Polypipe has won a Green Apple Environment Award in the annual international campaign by the Green Organisation to recognise, reward and promote environmental best practice.
In the awards, Polypipe was recognised as a Green Champion for Environmental Best Practice. The award is for a group research project into ‘smart roofs’ and utilizing the installation of a blue-green roof at group company Polypipe Terrain’s plant in Aylesford, Kent, to explore new, intelligent water management systems.
The award was presented on November 26th at a House of Commons event hosted by Green Organisation Managing Director Roger Wolens.
The Smart Roof 2.1 research project has been underway since 2017, and aims to determine the hydrological, thermal and biodiverse functioning of blue-green roof systems in the urban environment.
A prime goal is to harvest and store as much rainwater for capillary plant irrigation as possible and only use potable water in the case of extreme or prolonged droughts. The greening outcome is that the system has a higher urban cooling capacity, reduces rainwater discharge run-off rates to sewers and enables a wider species selection due to improved water availability.
Polypipe’s deep understanding of the water management challenges cities face – along with those of providing sustainable soft urban landscaping – meant the decision to install a blue-green roof when re-roofing its Aylesford plant was an easy one, especially as it also wanted to demonstrate the viability of retrofit green infrastructure.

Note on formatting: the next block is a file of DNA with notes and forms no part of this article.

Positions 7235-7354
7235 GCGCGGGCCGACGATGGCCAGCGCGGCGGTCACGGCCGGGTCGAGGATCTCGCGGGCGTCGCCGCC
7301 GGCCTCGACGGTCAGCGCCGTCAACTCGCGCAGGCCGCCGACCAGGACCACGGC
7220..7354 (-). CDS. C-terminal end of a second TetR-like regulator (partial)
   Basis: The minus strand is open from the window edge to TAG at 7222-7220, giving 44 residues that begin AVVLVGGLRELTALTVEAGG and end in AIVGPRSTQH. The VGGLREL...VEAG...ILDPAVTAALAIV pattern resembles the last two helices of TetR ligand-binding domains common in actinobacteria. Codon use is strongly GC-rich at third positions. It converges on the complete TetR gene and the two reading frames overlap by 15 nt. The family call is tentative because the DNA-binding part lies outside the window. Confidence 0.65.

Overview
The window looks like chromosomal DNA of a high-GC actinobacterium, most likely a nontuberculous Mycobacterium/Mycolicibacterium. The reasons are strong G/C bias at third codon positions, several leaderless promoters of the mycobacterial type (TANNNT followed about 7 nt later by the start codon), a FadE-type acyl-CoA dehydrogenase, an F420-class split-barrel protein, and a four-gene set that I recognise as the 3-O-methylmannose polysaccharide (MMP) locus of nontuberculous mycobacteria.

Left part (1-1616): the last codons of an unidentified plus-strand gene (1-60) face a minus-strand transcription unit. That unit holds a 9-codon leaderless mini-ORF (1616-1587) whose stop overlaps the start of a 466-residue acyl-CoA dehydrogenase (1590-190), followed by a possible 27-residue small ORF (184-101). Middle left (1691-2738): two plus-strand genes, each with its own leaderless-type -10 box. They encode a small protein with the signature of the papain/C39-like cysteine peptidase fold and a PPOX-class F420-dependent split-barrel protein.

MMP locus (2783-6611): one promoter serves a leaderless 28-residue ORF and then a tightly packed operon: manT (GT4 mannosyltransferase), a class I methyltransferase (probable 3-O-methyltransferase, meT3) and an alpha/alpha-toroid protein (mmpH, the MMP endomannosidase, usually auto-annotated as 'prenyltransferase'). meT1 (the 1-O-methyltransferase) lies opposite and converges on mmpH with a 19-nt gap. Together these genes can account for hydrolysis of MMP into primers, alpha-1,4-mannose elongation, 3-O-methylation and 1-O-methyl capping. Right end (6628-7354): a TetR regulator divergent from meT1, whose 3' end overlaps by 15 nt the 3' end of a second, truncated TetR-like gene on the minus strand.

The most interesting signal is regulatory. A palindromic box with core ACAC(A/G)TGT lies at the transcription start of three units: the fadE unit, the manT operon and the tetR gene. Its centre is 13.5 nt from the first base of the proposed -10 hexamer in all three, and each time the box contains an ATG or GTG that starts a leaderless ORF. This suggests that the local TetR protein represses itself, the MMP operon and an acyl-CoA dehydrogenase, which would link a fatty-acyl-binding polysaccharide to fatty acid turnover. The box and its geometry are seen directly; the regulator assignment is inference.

Not only did the blue-green roof encourage biodiversity and prove a valued leisure space for employees; the intelligent water management system optimized greening, increased water usage efficiency and reduced waste, and managed extreme weather events.
The system comprised a drainage sub-base replacement with a sedum top layer and an isolated instrumentation cell to automatically monitor and manage water supply to ensure optimum soil moisture, temperature, and salinity conditions, allowing the green roof to flourish. The control and monitoring systems are operated remotely online via a smartphone, tablet, or PC.
In brief, capillary cones – unique to the sub-base platform – draw stored rainwater upwards to irrigate the green roof, while sensors within the cells monitor available water levels. If a pre-determined ‘low set-point’ is reached, the system operates a solenoid valve to add water from a rainwater recovery tank until the desired level is reached. During high-rainfall events, excess water in the wet cell spills into the raft. When the tank reaches capacity, this water overflows to the drain.
The results of this smart management of water collection were demonstrable, positive and obvious, and included: higher diversity in both plant and insect species; reduced average annual water shortages for sedum-dominated vegetation; increased evaporation reducing runoff and wastewater discharge to ground systems and increased building cooling capacity.
A second research project based around the Polypipe blue-green roof will consider the use of stored water for business usage, such as WCs; cooling solar panels and thus improving outputs, and its insulator effect in winter.
For more information about Polypipe’s full range of piping, water, and climate management systems, please visit https://www.polypipe.com.